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GAAR, added the majority, should be applied to unforeseen tax planning strategies. However, Alta Luxembourg’s use of a conduit company was not unforeseen in the negotiations of the contracts and could have been addressed by a number of additional anti-circumvention provisions, but has not been.

“By agreeing to include the spin-off in the contract, Canada attempted to encourage investments by Luxembourg residents in real estate assets located in Canada (e.g. mines, hotels or oil shale) and to take advantage of the resulting economic benefits.” wrote the majority. “This incentive should never be limited to Luxembourg residents with ‘sufficient substantial economic ties’ to Luxembourg. At the international level, domicile does not usually depend on the existence of such connections; formal criteria for the stay are accepted as well as factual criteria. “

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According to Suarez, Ottawa was telling the SCC to do something it wouldn’t do itself.

“Ottawa never passed a domestic law to combat contract shopping that was considered and abandoned in 2014,” he said. “Neither has it published a technical explanation of how contracts should be interpreted, as is the case for the Canada-US treaty.”

Recently, 96 countries, including Canada and many of its contractual partners (but not the US) signed and ratified the OECD’s Multilateral Agreement on the Implementation of Tax Contract-Related Measures to Prevent Profit Reduction and Profit Shifting (MLI) in 2018. The MLI introduces the Primary Purpose Test (PPT) who discourages the purchase of a contract by denying benefits when the primary purpose of an agreement or transaction is to secure the benefit, unless the granting of the benefit would be consistent with the aim and purpose of the contract.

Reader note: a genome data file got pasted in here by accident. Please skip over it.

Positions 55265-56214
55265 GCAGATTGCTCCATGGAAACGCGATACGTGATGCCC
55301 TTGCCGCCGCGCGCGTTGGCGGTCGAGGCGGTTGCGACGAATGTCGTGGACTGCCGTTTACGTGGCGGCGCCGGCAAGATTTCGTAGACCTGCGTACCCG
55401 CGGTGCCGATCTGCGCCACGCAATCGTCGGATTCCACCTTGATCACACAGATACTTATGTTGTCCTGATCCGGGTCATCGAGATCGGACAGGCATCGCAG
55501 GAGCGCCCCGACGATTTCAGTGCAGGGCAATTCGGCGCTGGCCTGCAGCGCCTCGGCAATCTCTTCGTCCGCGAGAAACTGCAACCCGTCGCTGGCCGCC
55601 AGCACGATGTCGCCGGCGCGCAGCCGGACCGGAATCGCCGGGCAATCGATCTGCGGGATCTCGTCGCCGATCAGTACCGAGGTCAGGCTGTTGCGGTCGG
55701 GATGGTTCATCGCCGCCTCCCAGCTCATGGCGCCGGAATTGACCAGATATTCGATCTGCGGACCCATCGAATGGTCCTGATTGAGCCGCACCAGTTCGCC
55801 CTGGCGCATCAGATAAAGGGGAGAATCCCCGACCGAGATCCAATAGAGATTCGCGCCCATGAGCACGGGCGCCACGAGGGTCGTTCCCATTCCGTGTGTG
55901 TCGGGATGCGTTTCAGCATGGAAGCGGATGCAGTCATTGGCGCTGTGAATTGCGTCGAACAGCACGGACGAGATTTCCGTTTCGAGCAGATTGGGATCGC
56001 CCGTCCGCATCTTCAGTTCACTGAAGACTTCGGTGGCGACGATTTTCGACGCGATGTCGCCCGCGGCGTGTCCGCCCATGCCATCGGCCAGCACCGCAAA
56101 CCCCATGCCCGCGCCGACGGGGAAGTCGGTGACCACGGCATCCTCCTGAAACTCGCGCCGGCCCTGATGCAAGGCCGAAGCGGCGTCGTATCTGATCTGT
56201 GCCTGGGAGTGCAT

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“Ultimately, given the court’s focus on the aim and purpose of contracts, the SCC’s decision has about the same effect as the PPT,” said Suarez. “Therefore I think that the analysis will be very relevant for the future interpretation of the MLI.”

But William Innes, an experienced tax attorney from Toronto, is very critical of the SCC ruling.

“The case shows that with the departure of Chief Justice Beverley McLachlin and Justice Marshall Rothstein, there is no judge with a significant background in taxation,” he said. “The majority’s reasoning is very brittle, a kind of ‘gotcha’ approach, and draws on the courts’ interpretation of tax treaties in the 1980s, disregarding, among other things, the economic reality that the parent company is nothing but one The file in the file was the office of a company registrar. “

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Anyway, Innes expects federal agencies will likely attempt to negate the ruling with an amendment to the Tax Convention Interpretation Act, a course they proposed but failed to follow in 2013.

“After all, the Tax Convention Act was originally enacted to repeal a 1982 SCC tax ruling that guaranteed fees were non-interest and therefore not subject to withholding tax under Canada’s double taxation treaty with Germany.”

Julius Melnitzer is a Toronto-based legal writer.